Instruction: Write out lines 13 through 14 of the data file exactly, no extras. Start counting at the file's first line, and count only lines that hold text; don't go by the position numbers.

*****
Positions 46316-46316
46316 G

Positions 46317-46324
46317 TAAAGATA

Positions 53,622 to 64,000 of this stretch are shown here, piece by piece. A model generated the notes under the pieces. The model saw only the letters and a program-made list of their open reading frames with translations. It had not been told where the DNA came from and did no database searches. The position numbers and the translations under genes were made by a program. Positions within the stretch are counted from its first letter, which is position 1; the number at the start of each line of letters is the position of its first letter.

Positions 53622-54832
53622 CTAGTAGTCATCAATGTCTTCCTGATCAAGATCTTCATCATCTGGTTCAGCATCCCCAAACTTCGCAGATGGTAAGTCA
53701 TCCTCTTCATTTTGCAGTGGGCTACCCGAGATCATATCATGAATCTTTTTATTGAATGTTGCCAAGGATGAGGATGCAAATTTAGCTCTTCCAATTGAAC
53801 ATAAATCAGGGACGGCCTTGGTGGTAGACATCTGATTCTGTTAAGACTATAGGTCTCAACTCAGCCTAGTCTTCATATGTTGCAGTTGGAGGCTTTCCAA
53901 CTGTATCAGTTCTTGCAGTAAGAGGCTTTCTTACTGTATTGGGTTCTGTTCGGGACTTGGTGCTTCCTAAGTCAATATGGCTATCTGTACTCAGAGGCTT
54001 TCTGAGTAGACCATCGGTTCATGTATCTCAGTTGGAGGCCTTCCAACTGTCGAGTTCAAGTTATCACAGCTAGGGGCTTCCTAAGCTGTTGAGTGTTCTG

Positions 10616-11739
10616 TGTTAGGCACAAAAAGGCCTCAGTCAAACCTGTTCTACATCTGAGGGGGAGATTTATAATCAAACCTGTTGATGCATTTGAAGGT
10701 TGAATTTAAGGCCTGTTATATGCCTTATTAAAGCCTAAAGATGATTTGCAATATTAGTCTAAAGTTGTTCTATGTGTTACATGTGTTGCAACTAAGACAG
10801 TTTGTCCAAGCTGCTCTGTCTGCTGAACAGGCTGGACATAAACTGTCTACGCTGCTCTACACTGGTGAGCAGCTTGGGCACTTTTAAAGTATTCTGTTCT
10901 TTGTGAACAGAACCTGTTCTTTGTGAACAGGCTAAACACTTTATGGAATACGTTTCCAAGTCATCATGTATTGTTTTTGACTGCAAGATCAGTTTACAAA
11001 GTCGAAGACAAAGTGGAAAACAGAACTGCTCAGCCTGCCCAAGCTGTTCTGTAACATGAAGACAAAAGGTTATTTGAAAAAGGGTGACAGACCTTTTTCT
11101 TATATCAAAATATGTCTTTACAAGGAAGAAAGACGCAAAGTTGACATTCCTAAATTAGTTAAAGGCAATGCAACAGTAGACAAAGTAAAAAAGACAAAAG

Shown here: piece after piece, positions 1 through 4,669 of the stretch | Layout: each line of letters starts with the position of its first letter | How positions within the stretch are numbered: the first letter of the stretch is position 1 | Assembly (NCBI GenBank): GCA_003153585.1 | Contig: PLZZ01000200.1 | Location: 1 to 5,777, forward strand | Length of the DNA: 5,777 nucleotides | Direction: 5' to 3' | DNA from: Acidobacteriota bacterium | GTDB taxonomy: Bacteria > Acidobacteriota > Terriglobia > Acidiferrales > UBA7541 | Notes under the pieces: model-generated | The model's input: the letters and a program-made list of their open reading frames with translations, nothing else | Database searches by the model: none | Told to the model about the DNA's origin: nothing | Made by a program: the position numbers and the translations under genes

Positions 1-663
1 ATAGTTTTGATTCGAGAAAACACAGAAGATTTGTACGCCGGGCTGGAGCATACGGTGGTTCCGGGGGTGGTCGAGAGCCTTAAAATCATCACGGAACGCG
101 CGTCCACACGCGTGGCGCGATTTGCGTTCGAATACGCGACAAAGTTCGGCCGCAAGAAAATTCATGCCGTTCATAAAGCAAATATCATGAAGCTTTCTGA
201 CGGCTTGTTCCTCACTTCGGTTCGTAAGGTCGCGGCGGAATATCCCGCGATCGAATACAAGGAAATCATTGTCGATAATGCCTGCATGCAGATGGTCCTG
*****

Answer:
10616 TGTTAGGCACAAAAAGGCCTCAGTCAAACCTGTTCTACATCTGAGGGGGAGATTTATAATCAAACCTGTTGATGCATTTGAAGGT
10701 TGAATTTAAGGCCTGTTATATGCCTTATTAAAGCCTAAAGATGATTTGCAATATTAGTCTAAAGTTGTTCTATGTGTTACATGTGTTGCAACTAAGACAG